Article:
You must be wondering about the different factors governing lawsuit settlements. There might be several reasons for which you get a fair financial offer from a lawsuit.
There can be compensation for the losses due to physical injury, different types of emotional stress, punitive damages, or damages from other injuries. It is important to be aware that as a general rule settlements are taxable, even if there are some exceptions. Generally, any money you receive from a lawsuit or other legal remedy is taxable.
However, there are some exceptions. The Internal Revenue Code (IRC) Section 104 says that some of this money may be excluded from your taxable income.
Why Are Lawsuit Settlements Important?
A settlement is made when one party agrees to give up their right for a more appealing option. In the case of a lawsuit, this means that one or more of the involved parties settles on an agreement rather than continuing with the court proceedings.
A settlement is usually preferable to all sides involved, as it allows them to avoid further legal fees and associated costs while avoiding the risk of an unfavorable ruling in court. Lawsuit settlements are important because they allow parties to agree on a mutually-beneficial resolution, rather than allowing lawsuits to drag on for years with unpredictable results.
The costs associated with litigation can be astronomical, and not just in terms of legal fees. A single case may require hundreds of thousands of dollars just to cover the costs of expert witnesses alone.
Add on additional funds for travel & lodging expenses incurred by witnesses who must appear in court, and the expenses associated with trial begin to look more like an inescapable black hole than an expenditure.
At this point, it becomes extremely difficult to predict what the outcome of a case may be. Even with clear-cut evidence in favor of one party, there is still no guarantee that they will win their lawsuit when heard before a judge or jury.
A lawsuit settlement allows parties to avoid this unpredictability. By coming to a mutual agreement, the two sides are able to avoid these steep expenses while also avoiding the risk of ending up with nothing at all if their court case isn’t successful.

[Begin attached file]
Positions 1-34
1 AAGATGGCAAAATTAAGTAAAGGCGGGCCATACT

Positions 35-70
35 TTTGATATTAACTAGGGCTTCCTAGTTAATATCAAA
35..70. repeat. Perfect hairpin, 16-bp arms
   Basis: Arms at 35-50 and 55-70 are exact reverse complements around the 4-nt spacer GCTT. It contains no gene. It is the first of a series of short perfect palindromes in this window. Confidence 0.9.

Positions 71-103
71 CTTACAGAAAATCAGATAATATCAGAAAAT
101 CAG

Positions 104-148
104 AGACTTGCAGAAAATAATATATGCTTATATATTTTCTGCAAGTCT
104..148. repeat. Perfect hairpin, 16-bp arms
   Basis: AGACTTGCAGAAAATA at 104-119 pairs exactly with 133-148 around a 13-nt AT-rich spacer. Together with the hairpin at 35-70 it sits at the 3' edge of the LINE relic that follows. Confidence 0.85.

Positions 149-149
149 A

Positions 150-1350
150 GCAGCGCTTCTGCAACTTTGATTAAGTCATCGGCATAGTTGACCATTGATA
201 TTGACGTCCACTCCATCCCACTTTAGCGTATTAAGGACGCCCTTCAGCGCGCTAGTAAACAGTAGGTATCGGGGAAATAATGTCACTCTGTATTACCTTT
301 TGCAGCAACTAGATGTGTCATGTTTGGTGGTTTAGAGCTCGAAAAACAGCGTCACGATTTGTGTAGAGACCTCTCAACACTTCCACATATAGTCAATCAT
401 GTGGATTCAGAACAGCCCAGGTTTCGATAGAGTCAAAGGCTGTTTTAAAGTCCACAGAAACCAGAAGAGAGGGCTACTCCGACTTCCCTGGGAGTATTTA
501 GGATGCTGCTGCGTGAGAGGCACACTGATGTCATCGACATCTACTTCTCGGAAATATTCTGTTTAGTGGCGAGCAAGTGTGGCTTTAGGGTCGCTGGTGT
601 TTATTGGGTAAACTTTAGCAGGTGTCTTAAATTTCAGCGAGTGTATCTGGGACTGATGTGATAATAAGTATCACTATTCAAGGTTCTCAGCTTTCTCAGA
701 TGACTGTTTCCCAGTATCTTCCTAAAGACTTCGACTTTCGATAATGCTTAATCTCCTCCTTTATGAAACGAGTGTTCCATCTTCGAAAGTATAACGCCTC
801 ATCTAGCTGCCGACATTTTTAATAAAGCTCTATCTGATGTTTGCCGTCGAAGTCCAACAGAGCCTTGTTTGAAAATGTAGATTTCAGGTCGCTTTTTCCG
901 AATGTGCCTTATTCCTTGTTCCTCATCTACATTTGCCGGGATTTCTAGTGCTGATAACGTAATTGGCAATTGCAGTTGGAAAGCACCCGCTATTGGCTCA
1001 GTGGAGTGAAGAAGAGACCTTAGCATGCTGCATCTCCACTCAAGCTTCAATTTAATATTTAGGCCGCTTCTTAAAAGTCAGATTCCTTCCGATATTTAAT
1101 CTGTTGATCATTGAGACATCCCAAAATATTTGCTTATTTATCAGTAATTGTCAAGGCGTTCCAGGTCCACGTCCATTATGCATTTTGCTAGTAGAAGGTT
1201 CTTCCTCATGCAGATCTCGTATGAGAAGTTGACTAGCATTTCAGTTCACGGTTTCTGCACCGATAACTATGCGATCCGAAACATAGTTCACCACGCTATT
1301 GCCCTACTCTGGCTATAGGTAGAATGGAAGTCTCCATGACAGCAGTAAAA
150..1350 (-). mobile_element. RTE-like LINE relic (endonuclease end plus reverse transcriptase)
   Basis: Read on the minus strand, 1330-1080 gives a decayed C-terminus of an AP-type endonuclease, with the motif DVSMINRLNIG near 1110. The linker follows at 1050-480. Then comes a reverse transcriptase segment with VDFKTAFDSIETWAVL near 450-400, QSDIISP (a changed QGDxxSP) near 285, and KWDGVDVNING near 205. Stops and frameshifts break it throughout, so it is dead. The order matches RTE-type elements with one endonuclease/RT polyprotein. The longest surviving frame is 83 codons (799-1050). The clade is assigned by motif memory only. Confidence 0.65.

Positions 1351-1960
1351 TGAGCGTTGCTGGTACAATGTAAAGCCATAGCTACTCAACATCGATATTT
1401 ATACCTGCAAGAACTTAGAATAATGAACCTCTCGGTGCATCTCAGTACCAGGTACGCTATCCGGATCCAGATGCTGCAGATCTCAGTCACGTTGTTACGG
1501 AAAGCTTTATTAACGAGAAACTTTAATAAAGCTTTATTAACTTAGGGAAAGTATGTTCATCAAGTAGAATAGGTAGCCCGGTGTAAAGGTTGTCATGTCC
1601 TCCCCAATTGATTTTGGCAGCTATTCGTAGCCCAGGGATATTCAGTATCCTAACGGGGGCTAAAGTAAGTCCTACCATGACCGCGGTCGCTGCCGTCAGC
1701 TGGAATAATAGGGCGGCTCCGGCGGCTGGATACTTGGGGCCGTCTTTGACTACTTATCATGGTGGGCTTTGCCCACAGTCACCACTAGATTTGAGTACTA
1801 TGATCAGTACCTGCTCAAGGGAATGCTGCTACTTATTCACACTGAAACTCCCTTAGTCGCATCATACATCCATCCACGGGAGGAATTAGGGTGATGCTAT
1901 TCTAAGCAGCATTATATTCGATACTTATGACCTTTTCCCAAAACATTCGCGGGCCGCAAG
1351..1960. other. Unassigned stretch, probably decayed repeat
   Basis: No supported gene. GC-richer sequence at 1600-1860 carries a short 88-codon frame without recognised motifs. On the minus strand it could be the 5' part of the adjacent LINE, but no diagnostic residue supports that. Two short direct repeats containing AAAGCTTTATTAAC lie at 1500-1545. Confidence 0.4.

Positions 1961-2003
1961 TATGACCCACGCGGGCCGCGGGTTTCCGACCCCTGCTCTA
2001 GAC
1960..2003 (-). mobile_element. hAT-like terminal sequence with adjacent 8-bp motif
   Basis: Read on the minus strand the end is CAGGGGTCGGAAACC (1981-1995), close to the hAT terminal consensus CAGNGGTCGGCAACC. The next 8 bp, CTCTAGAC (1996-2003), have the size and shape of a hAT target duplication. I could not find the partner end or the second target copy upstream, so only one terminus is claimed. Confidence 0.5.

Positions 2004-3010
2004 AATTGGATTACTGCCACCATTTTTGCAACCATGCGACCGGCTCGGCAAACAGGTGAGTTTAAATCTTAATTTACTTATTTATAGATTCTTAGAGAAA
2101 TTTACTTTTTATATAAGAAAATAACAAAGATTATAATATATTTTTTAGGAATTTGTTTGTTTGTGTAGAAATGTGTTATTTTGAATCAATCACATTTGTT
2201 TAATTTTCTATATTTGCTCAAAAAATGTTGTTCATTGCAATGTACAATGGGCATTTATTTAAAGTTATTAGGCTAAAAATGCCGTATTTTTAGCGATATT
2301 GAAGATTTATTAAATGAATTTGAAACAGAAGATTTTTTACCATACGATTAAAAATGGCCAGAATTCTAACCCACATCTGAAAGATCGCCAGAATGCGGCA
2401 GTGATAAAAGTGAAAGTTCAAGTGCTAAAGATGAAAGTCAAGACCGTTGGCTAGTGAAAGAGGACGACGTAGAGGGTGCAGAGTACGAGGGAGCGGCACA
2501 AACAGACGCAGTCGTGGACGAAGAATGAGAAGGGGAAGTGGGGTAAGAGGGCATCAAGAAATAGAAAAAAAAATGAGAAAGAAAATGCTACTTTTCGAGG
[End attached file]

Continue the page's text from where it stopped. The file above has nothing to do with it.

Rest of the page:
Different Types of Lawsuit Settlements
There are usually 2 primary types of lawsuit settlements: lump sum, and structured settlement.
A Lump Sum is an amount paid all at once in exchange for the total settlement agreement. For example, if you settle with the defendant for $30,000 before your court case reaches trial then that will be your settlement amount.
A structured settlement is when a plaintiff receives a portion of their settlement amount each month or each year, usually over many years or even decades.
For example, if you settle with the defendant for $30,000 and they agree to pay you in annual installments of $2000 beginning whenever you turn 25 then that will be your settlement amount.
How Are Lawsuit Settlements Taxed?
As every case is different, so will be the facts and circumstances for every case. The Internal Revenue Service (IRS) states that the taxes on settlements are generally based on the origin of the particular claim, the reason for the claim, and other factors that will form the basis of the settlement.
There can be a possibility that there is more than one type of damage claim that may arise from an injury. Some may be taxable while others are not. Lawsuit settlements are generally considered taxable income by the IRS. However, not all settlement payments are taxed the same way.
For example, compensatory payments (payments awarded for lost wages or medical expenses) are considered ordinary income and are subject to your marginal tax rate (plus local taxes if applicable).
On the other hand, damages paid out in lieu of lost wages aren’t taxable; however, this doesn’t apply to other types of damages (e.g., damages for emotional distress).
As per Section 104 of the tax code, if the origin of the claim that arises is from physical injuries or sickness, the settlement will be tax-free. It is important to remember that a person cannot use a similar tax break two times.